RAYS: Franklin takes 2nd job during offseason, notes from day 3 of camp

By Bryan Levine, SunCoast Sports
Tampa Bay Rays infielder Nick Franklin (2) works out Thursday at Charlotte Sports Park (Sun Photo by Tom O’Neill).

Tampa Bay Rays infielder Nick Franklin (2) works out Thursday at Charlotte Sports Park (Sun Photo by Tom O’Neill).

PORT CHARLOTTE — Nick Franklin: Infielder. Outfielder. Uber driver?

The Tampa Bay Ray spent part of his offseason as a chauffeur for the ride-sharing company as a way to pass time.

“I just wanted to do it out of boredom,” Franklin said Thursday before getting in some informal work at the Rays spring training site. “I was sitting in my kitchen one Friday night and I thought it was something random and thought it would be really cool to just drive around my area and pick up people.”

This wasn’t the first winter the 25-year-old decided to play driver.

When Franklin started a couple of years ago, his first ride was almost his last.

“I got a speeding ticket my very first Uber trip,” Franklin said. “I was in Jacksonville, I picked up a couple from a bar and I wasn’t familiar with the speed limit over there. … I was like, wow this is a great start. I thought the cop would give me some leeway since it was my first Uber drive.”

The consummate professional he is, Franklin’s main concern at the time was his passengers’ comfort. According to Franklin, they didn’t mind too much, and were actually laughing at the situation.

On the baseball field, Franklin is a middle infielder and corner outfielder, but just what kind of Uber driver is Franklin?

He’s a full-service driver, who provides water, tissues or gum to his passengers in need. And despite these services, he still somehow only had a 4.8 rating.

“I don’t know who would’ve given me a bad rating. I call BS on that one,” Franklin said. “I wish they could tell you who gave you what rating. I haven’t given anyone a hard time.”

Franklin says no passengers have recognized him, except for the one time he randomly picked up one of his friends in Downtown Orlando.

He hopes to get noticed a little more than that during spring training. Last season he split time between the Rays and Triple-A Durham. With Tampa Bay, Franklin played 60 games at six different positions while hitting .270 and driving in 26 runs.

His do-it-all attitude as an Uber driver and baseball player is what could get him a roster spot in April.


Logan Morrison reported to camp Thursday, returning to the Rays after dealing with a wrist injury and testing free agency this offseason.

Morrison and the Rays agreed to a one-year, $2.5-million deal. He is expected to play first base and some designated hitting as well.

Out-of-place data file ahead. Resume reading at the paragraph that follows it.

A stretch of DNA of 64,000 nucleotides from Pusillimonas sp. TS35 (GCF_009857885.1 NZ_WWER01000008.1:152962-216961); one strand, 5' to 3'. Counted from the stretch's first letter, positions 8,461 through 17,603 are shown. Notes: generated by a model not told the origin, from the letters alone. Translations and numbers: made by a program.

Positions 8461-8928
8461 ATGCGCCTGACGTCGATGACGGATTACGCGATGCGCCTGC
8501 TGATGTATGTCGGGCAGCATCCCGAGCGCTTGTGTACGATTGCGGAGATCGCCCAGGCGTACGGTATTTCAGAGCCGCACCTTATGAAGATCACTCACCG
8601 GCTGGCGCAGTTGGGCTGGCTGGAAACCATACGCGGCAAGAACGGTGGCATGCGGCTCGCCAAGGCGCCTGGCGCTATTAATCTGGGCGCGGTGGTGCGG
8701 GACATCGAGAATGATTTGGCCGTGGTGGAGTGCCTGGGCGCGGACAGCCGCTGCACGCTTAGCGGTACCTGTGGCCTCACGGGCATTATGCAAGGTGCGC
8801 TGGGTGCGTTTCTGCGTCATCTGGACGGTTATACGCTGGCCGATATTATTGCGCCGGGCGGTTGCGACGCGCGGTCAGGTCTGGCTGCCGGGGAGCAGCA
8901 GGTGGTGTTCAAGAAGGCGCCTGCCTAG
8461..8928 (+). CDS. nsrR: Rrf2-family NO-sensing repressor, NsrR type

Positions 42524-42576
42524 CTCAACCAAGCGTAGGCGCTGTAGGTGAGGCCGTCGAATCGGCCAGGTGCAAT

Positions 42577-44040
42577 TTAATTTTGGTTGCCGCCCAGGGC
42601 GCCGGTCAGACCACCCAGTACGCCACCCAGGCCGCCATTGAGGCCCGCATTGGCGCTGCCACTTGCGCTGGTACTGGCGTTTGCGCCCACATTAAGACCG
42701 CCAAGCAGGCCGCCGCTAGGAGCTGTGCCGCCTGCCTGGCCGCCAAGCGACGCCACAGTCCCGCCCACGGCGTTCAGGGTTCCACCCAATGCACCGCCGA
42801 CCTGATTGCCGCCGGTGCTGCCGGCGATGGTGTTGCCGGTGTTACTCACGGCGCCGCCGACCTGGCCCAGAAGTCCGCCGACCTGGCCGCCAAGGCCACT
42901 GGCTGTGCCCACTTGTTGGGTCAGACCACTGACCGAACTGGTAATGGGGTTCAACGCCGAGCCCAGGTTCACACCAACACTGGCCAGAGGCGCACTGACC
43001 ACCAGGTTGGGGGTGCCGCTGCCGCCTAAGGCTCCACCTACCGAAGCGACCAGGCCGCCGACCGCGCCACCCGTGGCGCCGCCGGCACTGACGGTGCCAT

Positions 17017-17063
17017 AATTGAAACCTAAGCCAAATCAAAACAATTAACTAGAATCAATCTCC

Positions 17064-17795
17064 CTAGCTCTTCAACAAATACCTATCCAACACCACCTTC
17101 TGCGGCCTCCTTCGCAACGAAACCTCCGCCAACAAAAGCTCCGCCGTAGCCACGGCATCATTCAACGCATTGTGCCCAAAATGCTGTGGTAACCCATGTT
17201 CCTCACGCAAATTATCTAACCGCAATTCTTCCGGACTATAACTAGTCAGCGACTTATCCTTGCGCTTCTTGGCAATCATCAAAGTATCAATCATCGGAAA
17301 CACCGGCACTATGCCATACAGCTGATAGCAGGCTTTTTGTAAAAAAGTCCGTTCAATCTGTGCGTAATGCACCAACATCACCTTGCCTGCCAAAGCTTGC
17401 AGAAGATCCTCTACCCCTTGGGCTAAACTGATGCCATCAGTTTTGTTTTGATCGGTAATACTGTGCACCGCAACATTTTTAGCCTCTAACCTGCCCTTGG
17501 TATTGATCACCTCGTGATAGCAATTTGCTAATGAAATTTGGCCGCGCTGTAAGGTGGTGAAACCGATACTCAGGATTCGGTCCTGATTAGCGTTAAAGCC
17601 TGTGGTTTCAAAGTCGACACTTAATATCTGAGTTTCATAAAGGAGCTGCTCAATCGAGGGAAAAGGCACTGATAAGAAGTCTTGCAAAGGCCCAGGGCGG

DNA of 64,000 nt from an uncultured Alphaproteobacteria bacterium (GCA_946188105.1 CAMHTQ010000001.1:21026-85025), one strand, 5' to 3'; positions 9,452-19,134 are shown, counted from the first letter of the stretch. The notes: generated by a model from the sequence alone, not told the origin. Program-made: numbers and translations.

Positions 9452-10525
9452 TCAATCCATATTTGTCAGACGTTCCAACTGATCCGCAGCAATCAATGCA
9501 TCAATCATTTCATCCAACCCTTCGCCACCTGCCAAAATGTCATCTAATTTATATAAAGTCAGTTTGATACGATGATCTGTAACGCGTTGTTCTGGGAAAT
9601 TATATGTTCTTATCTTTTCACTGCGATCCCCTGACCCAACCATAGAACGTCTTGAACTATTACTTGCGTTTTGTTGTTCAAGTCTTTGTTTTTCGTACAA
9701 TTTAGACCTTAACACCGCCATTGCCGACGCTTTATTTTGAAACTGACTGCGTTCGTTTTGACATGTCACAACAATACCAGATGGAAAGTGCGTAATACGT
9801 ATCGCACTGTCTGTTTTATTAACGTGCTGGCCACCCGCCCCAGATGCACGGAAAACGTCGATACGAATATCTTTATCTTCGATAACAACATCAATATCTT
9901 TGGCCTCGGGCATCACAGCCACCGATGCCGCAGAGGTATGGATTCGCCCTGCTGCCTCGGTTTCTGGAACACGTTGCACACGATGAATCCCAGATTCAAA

“LoMo, we all know his personality. He has a strong presence in the clubhouse,” manager Kevin Cash said.

The 29-year-old had a .100 batting average after April ended last season before hitting .351 in May and finishing the season with a .238 average to go with 14 home runs and 43 RBI.

“I’m going to try to improve my career numbers in April, and keep the May ones where they’re at,” Morrison said. “My dog’s name is Stella Mae. So I need to get another dog and throw an April in there somewhere.”

Mallex Smith spent his morning doing bunting drills. Smith, who is recovering from an oblique injury, is considered one of the fastest players in baseball, could potentially use that speed and bunting skills as a way to grab a roster spot.

Pitcher Jose De Leon didn’t participate in bullpen sessions on Wednesday due to what manager Kevin Cash called mid-back tightness. De Leon threw on flat ground Thursday, a sign that he is close to returning. Cash didn’t seem to think the injury was all that serious.

Position players aren’t required to report to camp until today, but 21 of 23 Rays have already checked in. The only two we’re still waiting on is Rickie Weeks Jr. and Evan Longoria.

The Rays will host an appreciation day for spring training season ticket holders on Sunday following the first full-squad workouts. Fans will have a chance to meet and take pictures with Danny Farquhar, Daniel Robertson, Erasmo Ramirez and Chase Whitley.

Marc Topkin of the Tampa Bay Times reported on Thursday that Fox Sports’ Rich Hollenberg will be departing after three seasons doing pre- and post-game coverage on the network. Fox Sports also announced on Thursday that Alex Corddry will be taking over for Todd Kalas, who left this winter to accept a play-by-play job with the Houston Astros.

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